Starved by war
As politicians and generals on both sides of the war on Iraq plot, a terrible humanitarian crisis unfolding in the region seems to have gone largely unnoticed.india Updated: Apr 04, 2003 13:34 IST
As politicians and generals on both sides of the war on Iraq plot, a terrible humanitarian crisis unfolding in the region seems to have gone largely unnoticed.
Even before this war began, the 10-year war with Iran had enervated the Iraqi economy. The subsequent dozen years of post-Gulf War I economic sanctions proved lethal, leaving over 60 per cent of the 27-million strong Iraqi populace dependent on government rations. With not much more than highfalutin political propaganda to feed on, a quarter of children under five were malnourished and a quarter of the Iraqi population had no access to clean drinking water. Conditions can only worsen now if this war drags on, since international aid agencies will not be too keen on deploying their staff inside Iraq.
The UN’s World Food Programme says that an estimated $ 1.5 billion will be needed to feed the country’s population in the next six months alone. This indicates that the majority of Iraqis would probably run out of their existing food supplies by May. That is, if there are many left to run out of food. For, apart from the bombing taking its toll (smart bombs aren’t really all that smart to distinguish between toddler and soldier), thousands of refugees may flee their cities to the borders.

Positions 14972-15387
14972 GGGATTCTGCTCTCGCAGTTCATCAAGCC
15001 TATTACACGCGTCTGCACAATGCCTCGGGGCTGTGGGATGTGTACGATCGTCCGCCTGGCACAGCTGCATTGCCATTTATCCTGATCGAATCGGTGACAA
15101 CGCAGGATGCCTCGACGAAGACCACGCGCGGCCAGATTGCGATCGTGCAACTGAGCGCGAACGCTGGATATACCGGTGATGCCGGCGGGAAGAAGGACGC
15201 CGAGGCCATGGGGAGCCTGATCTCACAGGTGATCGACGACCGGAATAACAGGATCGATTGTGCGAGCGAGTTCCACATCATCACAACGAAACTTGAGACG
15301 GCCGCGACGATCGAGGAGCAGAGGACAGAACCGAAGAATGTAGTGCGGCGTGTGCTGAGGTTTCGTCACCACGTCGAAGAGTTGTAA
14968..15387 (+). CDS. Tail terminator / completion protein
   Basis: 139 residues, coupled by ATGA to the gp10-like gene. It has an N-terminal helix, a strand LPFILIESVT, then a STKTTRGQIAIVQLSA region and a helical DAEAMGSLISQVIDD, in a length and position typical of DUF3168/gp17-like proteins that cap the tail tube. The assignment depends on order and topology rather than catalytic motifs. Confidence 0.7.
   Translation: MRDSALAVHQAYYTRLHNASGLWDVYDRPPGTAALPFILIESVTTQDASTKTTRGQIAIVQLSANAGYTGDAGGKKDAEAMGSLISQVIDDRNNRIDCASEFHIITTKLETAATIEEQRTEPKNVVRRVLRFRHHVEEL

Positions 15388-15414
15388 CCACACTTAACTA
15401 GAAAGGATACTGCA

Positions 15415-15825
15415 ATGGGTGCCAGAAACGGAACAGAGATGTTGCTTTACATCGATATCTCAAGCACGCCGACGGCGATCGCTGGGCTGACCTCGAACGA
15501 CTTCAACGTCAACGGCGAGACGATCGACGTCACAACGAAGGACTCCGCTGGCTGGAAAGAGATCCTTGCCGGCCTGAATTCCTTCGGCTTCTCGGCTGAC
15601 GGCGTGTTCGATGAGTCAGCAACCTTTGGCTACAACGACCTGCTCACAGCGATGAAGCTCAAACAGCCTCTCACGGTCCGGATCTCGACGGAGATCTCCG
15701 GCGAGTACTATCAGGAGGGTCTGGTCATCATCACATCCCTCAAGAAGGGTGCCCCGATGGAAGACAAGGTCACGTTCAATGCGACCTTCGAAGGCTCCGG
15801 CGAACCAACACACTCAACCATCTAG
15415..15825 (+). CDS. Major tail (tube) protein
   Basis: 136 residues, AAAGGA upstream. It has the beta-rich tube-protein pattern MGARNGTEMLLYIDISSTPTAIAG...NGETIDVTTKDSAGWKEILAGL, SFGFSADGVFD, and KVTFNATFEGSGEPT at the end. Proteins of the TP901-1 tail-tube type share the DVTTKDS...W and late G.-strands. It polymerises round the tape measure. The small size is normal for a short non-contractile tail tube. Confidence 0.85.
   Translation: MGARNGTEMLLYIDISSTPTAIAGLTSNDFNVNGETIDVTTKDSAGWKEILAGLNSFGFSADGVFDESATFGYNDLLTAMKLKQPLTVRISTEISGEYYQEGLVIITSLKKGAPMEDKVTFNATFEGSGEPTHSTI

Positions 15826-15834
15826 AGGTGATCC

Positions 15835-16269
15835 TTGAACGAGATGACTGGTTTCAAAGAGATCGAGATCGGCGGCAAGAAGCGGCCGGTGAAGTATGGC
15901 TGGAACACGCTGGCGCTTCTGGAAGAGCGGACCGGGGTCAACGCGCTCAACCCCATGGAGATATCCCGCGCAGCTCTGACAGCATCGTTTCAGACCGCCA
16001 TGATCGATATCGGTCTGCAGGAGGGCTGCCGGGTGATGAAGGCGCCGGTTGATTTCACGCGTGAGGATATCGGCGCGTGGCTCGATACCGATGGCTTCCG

In fact, the UN fears an exodus of over 600,000 people from the country, half of whom would be heading for Iran with the other half going to Turkey, Syria or Jordan. This would be a logistical nightmare for both aid agencies as well as whoever is in charge of Baghdad at the time. So whenever, and however, the military operations end, one thing is certain: all those glowing communiques will be appended by tales of woe and human misery — acknowledgement that the war was nothing but a tragedy, and not just an awesome military operation.